Never has the line between fashion and functionality been so blurred as with nu-luxury London designers New Ultra Group, whose futuristic handbags, clutches, and cases are perfect for your all lifestyle needs. NewUltraGroup, who see themselves more as a “lifestyle company” than a straight-up design house, was founded in 2012 by Rike Detscher and Sarah Hartnett, two artists for whom the Internet is more about expression than consumption. We recently spoke to them about their muses, what separates them from their more established competitors, and the fetishization of technology.
You released a collection of luxury accessories. Tell us a bit more about them. We released a Capsule collection online consisting of three large bags, a range of iPad/tablet cases, and a range of clutches (available to customize), a selection of which are now available in The BULLETT Shop. We actually decided to focus on the technology range before launching products such as clutches and shopper bags, because tablets are such an integral part to our current tool kit. This is especially true within the creative industries: technology is fetishised, worn as an accessory.
The collection sits comfortably in the price range of Louis Vuitton and Givenchy handbags that women (and men) sit patiently on wait lists for, hoping to be given the opportunity to purchase. Where does NewUltraGroup’s brand fit into this cultural mechanism?
Brands like Louis Vuitton have been in the spotlight for well over 100 years and people are still waiting in line for their bags because they’re a safe bet, and probably because Marc Jacobs has reinvigorated the message. Things are getting humorous and weird, the post-internet consumer is more sophisticated with their choices, editing, closing tabs/reopening, mood boarding, stacking. Relationships form around brands in an intense and passionate way. We want this at some point, but it needs to be earned, people need to trust us. Being hyper aware of online and AFK presence creates a depth of knowledge for future progress and instantaneous connection with an audience, collaborators, and potential investors.
NewUltraGroup seems to be very sensitive to the macro and micro relationships we have with technology. Can you expand on that?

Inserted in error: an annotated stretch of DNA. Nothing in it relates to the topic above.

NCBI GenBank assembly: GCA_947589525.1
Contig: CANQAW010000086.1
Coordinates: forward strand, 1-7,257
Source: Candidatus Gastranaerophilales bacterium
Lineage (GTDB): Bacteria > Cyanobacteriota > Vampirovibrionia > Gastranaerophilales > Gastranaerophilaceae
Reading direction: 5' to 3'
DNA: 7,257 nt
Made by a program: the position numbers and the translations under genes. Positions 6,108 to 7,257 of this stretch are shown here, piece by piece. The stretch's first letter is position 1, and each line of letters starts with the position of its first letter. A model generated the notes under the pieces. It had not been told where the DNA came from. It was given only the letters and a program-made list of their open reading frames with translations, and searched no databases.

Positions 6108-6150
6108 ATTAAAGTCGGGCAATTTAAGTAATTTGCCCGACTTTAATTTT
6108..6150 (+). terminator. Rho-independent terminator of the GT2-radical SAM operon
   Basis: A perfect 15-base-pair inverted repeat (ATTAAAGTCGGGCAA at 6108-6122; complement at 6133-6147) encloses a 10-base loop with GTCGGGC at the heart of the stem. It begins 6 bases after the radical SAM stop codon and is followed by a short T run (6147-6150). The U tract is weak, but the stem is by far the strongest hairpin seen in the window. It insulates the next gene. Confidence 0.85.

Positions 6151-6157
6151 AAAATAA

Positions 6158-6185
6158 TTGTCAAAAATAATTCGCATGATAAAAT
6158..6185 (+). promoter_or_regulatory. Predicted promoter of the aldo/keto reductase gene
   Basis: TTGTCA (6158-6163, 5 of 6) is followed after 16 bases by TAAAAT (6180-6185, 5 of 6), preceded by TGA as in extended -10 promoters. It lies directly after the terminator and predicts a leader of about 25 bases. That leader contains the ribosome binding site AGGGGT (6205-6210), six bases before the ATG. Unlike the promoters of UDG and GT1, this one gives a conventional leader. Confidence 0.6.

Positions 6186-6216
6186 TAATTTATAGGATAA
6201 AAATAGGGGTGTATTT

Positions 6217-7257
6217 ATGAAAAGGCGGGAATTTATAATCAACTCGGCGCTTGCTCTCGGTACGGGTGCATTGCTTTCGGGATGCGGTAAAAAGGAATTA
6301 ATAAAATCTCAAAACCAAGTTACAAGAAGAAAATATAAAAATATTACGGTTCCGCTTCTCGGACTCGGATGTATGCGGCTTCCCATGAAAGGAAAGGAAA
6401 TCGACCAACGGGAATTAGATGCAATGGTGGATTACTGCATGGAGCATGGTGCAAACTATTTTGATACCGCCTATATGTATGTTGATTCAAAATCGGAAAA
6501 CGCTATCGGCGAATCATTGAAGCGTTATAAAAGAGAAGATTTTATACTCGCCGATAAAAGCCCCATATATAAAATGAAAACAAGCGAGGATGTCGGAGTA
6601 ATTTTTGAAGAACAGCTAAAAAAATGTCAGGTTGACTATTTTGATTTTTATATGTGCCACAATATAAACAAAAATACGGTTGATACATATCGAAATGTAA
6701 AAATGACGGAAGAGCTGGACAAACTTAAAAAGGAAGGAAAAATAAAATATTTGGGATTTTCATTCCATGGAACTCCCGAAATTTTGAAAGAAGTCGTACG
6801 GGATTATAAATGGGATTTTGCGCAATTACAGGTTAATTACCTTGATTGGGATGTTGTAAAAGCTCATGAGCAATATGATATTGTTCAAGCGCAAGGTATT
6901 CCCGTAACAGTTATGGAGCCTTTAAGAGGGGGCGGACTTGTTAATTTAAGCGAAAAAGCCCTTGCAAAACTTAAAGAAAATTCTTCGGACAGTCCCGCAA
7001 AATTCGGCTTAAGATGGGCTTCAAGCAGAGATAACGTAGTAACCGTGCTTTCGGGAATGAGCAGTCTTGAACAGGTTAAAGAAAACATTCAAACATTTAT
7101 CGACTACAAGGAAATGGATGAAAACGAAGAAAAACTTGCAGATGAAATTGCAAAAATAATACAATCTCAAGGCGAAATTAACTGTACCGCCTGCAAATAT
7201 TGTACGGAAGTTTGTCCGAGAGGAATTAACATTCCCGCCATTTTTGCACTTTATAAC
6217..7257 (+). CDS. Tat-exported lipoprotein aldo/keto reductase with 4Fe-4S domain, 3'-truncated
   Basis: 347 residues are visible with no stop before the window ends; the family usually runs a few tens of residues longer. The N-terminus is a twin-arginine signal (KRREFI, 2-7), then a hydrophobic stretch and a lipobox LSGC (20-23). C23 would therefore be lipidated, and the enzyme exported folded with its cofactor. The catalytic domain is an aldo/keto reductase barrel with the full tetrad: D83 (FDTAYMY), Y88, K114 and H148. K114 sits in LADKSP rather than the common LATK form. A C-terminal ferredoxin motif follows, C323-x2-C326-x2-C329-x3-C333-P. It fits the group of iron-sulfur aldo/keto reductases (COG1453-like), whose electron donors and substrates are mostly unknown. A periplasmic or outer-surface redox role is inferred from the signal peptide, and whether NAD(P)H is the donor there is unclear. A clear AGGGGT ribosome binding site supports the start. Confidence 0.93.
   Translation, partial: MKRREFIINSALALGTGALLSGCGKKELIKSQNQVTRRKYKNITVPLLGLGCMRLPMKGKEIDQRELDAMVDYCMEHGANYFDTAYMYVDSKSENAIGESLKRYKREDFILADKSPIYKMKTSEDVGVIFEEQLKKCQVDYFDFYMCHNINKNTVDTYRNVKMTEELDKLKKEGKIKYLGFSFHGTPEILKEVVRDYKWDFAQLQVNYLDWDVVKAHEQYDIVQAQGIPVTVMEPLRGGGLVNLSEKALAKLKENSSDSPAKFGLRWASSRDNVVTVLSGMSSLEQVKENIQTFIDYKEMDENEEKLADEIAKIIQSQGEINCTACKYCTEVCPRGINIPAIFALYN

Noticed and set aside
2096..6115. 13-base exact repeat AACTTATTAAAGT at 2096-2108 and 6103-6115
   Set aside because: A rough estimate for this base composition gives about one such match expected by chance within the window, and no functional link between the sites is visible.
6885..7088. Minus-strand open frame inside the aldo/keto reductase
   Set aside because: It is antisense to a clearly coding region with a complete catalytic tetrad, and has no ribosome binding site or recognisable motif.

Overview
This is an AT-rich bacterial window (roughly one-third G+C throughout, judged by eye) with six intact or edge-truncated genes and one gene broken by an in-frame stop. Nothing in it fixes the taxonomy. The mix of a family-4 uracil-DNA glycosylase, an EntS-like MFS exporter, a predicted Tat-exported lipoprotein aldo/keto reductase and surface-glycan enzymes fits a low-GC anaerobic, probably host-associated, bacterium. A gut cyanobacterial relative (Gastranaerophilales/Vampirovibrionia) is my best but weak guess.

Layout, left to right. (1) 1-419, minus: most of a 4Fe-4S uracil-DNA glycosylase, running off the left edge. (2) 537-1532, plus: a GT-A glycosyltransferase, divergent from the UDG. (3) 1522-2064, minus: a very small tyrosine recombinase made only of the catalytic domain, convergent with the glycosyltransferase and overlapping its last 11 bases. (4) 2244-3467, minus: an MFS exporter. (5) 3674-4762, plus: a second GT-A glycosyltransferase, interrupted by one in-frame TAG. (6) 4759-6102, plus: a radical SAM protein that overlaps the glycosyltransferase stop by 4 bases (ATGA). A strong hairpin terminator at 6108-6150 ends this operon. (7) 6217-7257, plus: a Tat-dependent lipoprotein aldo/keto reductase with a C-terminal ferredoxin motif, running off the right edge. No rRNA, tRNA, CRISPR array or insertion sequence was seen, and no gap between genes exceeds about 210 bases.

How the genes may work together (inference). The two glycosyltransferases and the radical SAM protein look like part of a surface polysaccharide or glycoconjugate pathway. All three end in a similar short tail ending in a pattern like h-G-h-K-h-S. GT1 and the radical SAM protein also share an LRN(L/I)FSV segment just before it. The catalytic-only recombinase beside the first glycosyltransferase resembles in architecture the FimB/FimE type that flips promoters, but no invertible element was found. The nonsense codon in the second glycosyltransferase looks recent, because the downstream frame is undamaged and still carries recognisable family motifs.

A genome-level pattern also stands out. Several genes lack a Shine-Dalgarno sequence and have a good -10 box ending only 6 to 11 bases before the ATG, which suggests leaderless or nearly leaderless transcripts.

We ‘built’ the bags around the objects and products people curate into their bags on a daily basis: beauty essentials, technology, books, etc. Emptying someones bag out is like laying their life out on the table, an intimate space. This concept echoes in the technology that’s being carried from place to place, smartphones and tablets–we’re all connected, constantly, even though we may be uneasy about it. We bare all on Facebook, or conceal ourselves behind alter egos and avatars. This memory is stamped into our devices, we change the layout/screen savers/functionality, effectively giving it our personality, whilst generally still not knowing how this technology actually works. Our various blogs and videos are explorations into this virtual emotional environment.
Hopefully we’ll develop potent connections with people by promoting a harmonious, healthy relationship to technology via our brand, or simply accompany them within the hyper connected daily trauma.
Does NewUltraGroup have a muse?
There are figures in history we’d evoke when designing, such as Alma Mahler and Eileen Gray, but women who surround us in our immediate creative zone are probably the most relevant: artists, musicians.We bolster the essence of the active, spiritual and creative woman; our products are made with their functionality needs and sensuality in mind. Mostly their work is strapped to them, sometimes traumatically: iPhones under the pillow, laptop at the foot of the bed.
We also think our products look beautiful on men: we used a male model for the first shoot of our iPad/tablet cases for instance, and another recently who has some beautiful stick and poke tattoos on his fingers and palms. Maybe the muse is a life logger; they’d have to be unashamed; as unashamed as the bags with their mesh panels, obscuring yet revealing their contents.
To me, what sets the bags apart from a Gucci or Louis Vuitton is that your product has been birthed IN technology. Older houses have rushed to catch up and seem to continually miss the mark of designing a decent iPad holder, or slightly enlarging a bag to hold a small laptop.|
It was natural for us to start ‘within’ technology. We started building things online before we’d even made any products. I guess this is why some people still don’t believe they exist! In a way the Internet is where we started experimenting and communicating the most, which continues due to convenience and connectivity. We have minimal stock of the clutches and cases, and the larger bags are made to order. The jpegs online are our currency within the melancholy of social networks.
What’s next for you? We work in series: collections rather than seasons. The vision of these collections will be translated and interpreted via the production and development of not just bags, but objects, garments and events that materialize at the most relevant time for their existence as our emotions, collaborations, technologies and trends progress, within and outside our brand. Before 2013 ends we’re shooting a couple of editorials, planning a club night and a store launch. We’re also working on a couple of new websites, a line of coat and jackets, some new products for the emergent storm of wearable technology and a table.